Latent Tuberculosis Infection: Screening -- Asymptomatic adults at increased risk for infection


General

Grade: B The USPSTF recommends the service. There is high certainty that the net benefit is moderate or there is moderate certainty that the net benefit is moderate to substantial. Offer or provide this service.

Specific Recommendations

The USPSTF recommends screening for latent tuberculosis infection (LTBI) in populations at increased risk.

Frequency of Service

The USPSTF found no evidence on the optimal frequency of screening for LTBI. Depending on specific risk factors, screening frequency could range from 1-time only screening among persons who are at low risk for future tuberculosis exposure to annual screening among those who are at continued risk of exposure.

Risk Factor Information

increased risk for LTBI based on increased prevalence of active disease and increased risk of exposure include persons who were born in, or are former residents of, countries with increased tuberculosis prevalence and persons who live in, or have lived in, high-risk congregate settings (eg, homeless shelters and correctional facilities). Clinicians can consult their local or state health departments for more information about populations at risk in their community, because local demographic patterns may vary across the United States.


Clinical

Patient Population Under Consideration

This recommendation applies to asymptomatic adults 18 years and older at increased risk for tuberculosis (see the “Assessment of Risk” section for more information). It does not apply to adults with symptoms of tuberculosis or to children and adolescents.

Assessment of Risk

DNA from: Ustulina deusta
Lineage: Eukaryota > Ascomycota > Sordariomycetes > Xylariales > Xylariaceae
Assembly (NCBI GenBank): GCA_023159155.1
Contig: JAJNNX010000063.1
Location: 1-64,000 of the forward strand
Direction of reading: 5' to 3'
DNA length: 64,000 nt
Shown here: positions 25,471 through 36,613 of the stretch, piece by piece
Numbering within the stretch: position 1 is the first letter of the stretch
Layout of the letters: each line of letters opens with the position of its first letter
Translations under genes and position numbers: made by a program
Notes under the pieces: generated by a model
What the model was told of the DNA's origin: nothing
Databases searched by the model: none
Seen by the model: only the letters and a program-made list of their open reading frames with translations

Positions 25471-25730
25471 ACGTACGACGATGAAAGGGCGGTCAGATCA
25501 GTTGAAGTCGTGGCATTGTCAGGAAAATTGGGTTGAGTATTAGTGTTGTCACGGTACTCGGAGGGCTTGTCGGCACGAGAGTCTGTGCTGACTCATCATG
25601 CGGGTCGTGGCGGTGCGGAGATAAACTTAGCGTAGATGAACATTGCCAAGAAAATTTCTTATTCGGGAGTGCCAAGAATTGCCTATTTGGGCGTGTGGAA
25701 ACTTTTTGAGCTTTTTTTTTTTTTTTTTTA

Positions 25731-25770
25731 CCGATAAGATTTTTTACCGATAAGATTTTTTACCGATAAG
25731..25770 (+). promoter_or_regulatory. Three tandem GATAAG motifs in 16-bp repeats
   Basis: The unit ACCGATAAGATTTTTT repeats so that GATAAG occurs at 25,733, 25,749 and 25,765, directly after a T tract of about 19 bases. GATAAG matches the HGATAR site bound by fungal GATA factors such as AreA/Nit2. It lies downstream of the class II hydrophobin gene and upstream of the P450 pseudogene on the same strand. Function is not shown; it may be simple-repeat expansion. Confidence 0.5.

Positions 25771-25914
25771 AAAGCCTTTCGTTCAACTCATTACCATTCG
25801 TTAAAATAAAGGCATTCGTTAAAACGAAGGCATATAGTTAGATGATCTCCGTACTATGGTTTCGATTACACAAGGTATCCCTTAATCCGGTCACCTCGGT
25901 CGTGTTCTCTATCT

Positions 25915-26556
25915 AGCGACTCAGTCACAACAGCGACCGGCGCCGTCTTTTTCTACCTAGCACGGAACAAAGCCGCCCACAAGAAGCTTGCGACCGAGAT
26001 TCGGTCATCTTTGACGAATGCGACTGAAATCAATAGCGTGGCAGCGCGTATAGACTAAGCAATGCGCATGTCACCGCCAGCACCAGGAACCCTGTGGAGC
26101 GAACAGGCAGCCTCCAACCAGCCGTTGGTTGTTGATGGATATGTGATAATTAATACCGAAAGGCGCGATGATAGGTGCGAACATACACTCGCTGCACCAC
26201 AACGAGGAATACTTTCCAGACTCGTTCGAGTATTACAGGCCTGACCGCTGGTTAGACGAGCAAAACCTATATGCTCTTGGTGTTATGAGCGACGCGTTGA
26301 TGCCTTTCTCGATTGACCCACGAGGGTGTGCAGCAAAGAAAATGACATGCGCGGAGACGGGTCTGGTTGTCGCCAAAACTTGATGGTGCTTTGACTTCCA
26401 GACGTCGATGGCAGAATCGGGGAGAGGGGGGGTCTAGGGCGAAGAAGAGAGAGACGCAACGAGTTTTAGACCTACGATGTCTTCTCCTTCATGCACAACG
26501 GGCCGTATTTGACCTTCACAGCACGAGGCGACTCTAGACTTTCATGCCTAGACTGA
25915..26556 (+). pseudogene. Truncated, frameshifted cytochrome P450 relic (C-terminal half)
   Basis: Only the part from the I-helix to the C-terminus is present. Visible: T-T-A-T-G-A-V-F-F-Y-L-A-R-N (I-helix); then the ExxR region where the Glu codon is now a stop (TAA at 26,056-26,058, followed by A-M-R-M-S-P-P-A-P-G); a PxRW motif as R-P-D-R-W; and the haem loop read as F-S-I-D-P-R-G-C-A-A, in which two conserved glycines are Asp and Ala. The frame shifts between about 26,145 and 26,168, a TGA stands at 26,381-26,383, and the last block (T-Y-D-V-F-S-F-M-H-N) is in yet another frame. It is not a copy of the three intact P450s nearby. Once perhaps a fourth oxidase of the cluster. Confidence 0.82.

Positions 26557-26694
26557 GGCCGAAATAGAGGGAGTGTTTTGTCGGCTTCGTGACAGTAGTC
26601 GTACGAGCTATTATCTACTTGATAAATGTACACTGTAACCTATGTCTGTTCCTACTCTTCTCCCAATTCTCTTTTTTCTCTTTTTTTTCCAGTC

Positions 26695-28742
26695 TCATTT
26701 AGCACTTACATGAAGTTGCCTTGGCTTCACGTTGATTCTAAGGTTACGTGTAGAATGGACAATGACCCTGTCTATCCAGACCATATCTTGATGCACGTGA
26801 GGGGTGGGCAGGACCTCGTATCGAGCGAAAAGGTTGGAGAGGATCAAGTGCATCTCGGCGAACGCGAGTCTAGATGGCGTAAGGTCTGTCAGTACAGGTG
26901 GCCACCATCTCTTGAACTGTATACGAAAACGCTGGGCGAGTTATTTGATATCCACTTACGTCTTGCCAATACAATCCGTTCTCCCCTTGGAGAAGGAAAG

Populations at increased risk for LTBI based on increased prevalence of active disease and increased risk of exposure include persons who were born in, or are former residents of, countries with increased tuberculosis prevalence and persons who live in, or have lived in, high-risk congregate settings (eg, homeless shelters and correctional facilities). Clinicians can consult their local or state health departments for more information about populations at risk in their community, because local demographic patterns may vary across the United States.In 2015, among persons of known national origin, 66.2% of all active tuberculosis cases in the United States were among foreign-born persons, and the case rate of active tuberculosis among foreign-born persons was approximately 13 times higher than among US-born persons (15.1 vs 1.2 cases per 100,000 persons).7 More than half of all foreign-born persons in the United States with active tuberculosis were from 5 countries: Mexico, the Philippines, Vietnam, India, and China.7 In addition, the CDC has identified foreign-born persons from Haiti and Guatemala as important contributors to active tuberculosis cases in the United States.8 The World Health Organization (WHO) recently updated its list of countries with a high burden of tuberculosis to include the top 20 countries with the highest absolute numbers of cases and an additional 10 countries with the most severe burden in terms of case rate per capita.9Persons who live in, or have lived in, high-risk congregate settings also have a higher prevalence rate of active tuberculosis and increased risk for exposure. Among persons 15 years and older with active tuberculosis, 5.6% were homeless within the past year, 2.2% were residents of a long-term care facility, and 4.2% were in a correctional facility at the time of diagnosis.10 Published prevalence rates of LTBI in these settings vary widely, depending on the type of screening test used, the TST threshold used to define the presence of LTBI, and the population studied. Estimates of LTBI prevalence range from 23.1% to 87.6% among prisoners and from 18.6% to 79.8% among persons who are homeless.2, 11Other populations at increased risk for LTBI or progression to active disease include persons who are immunosuppressed (eg, persons living with human immunodeficiency virus [HIV], patients receiving immunosuppressive medications such as chemotherapy or tumor necrosis factor-alpha inhibitors, and patients who have received an organ transplant) and patients with silicosis (a lung disease). However, given that screening in these populations may be considered standard care as part of disease management or indicated prior to the use of certain medications, the USPSTF did not review evidence on screening in these populations. Some evidence from observational studies has explored the association between poorly controlled diabetes and progression of LTBI to active disease. However, there is insufficient evidence on screening for and treatment of LTBI in persons with diabetes for the USPSTF to make a separate recommendation for this important subgroup.Persons who are contacts of individuals with active tuberculosis, health care workers, and workers in high-risk congregate settings may also be at increased risk of exposure. Since screening in these populations is conducted as part of public health12 or employee health13, 14 surveillance, the USPSTF did not review the evidence in these populations. Clinicians seeking further information about testing for tuberculosis in these populations can refer to the “Useful Resources” and “Recommendations of Others” sections.